Sweden’s alcohol-free drink label 'misleading'

The Local Sweden
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Sweden’s alcohol-free drink label 'misleading'

Most of the alcohol-free drinks sold in Sweden’s state-run liquor store monopoly Systembolaget actually contain alcohol, with experts calling the label “misleading” and a threat to recovering alcoholics.


From a total of 42 so-called “alcohol-free” drinks sold at Systembolaget, 25 varieties contain 0.5 percent alcohol, according to a report in the Svenska Dagbladet newspaper.

This amount is enough to trigger a reaction from the brain’s reward pathway, also known as the mesolimbic pathway, which can be a potential problem for ex-alcoholics, according to addiction expert Johan Franck.

“Even a little dose of alcohol can reactivate the brain’s reward pathway, especially after a long period of abstinence from alcohol when the tolerance is probably lower,” he told the paper.

Another addiction specialist, Bitten Jonsson, stated that the label of “alcohol free” is “dangerous and misleading”.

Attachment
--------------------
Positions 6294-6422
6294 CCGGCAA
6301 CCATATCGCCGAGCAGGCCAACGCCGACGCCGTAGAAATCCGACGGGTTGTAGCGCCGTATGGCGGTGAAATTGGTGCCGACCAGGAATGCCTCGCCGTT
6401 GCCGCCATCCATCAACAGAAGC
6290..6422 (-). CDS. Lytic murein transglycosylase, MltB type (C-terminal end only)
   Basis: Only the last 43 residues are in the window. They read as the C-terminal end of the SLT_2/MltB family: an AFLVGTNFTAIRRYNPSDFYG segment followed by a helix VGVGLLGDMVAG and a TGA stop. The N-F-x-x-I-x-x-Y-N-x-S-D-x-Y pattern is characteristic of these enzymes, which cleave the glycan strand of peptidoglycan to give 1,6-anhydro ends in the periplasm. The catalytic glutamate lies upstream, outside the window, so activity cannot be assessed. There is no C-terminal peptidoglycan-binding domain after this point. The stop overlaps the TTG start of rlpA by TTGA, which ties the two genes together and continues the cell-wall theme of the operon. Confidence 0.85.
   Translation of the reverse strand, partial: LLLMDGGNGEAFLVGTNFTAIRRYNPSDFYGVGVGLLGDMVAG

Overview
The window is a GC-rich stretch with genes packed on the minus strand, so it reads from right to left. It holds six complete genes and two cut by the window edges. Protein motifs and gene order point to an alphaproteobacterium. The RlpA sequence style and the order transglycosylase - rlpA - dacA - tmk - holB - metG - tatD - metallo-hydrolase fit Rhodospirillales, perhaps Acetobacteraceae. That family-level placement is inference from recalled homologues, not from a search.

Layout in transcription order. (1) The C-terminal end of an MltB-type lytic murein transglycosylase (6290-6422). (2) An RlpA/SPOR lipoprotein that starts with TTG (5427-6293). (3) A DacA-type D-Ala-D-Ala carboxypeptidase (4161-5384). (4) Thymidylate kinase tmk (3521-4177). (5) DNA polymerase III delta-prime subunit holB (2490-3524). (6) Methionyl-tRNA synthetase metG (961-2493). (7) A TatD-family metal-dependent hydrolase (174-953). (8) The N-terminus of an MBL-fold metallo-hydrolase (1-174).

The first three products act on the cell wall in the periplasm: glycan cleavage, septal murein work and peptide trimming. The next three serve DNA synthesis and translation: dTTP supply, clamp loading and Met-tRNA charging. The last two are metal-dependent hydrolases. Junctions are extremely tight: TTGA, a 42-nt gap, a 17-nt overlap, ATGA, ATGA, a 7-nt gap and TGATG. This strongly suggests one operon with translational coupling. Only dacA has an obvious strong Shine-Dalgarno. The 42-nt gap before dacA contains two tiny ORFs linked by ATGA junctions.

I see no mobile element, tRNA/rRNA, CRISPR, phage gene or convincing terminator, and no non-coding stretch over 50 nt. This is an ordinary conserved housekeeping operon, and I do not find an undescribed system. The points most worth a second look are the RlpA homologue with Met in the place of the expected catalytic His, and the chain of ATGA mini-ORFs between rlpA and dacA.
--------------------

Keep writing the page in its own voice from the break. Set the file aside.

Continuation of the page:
“The intoxicant is very strong. If the disease is well developed, just the smallest amount [of alcohol] entering the body is enough. I have seen it happen too many times. How much heroin could an ex-heroin addict tolerate?”

According to Märta Kuylenstierna, head of the alcohol-free department of Systembolaget, the effects of such alcohol consumption can differ among the people who used to be dependent on alcohol.

“It seems to be individual, but to be safe we are careful to point out that even alcohol free products contain alcohol,” she said.

When asked why Systembolaget chooses to even have the label “alcohol-free”, Kuylenstierna responded:

“We’ve not come up with any better alternatives, and a half percent is considered negligible for car drivers and those who want to live healthily, for example.”

Furthermore, Kuylenstierna pointed out that according to EU regulations, the content of alcohol does not need to be declared when it is below 1.2 percent.

TT/The Local/og

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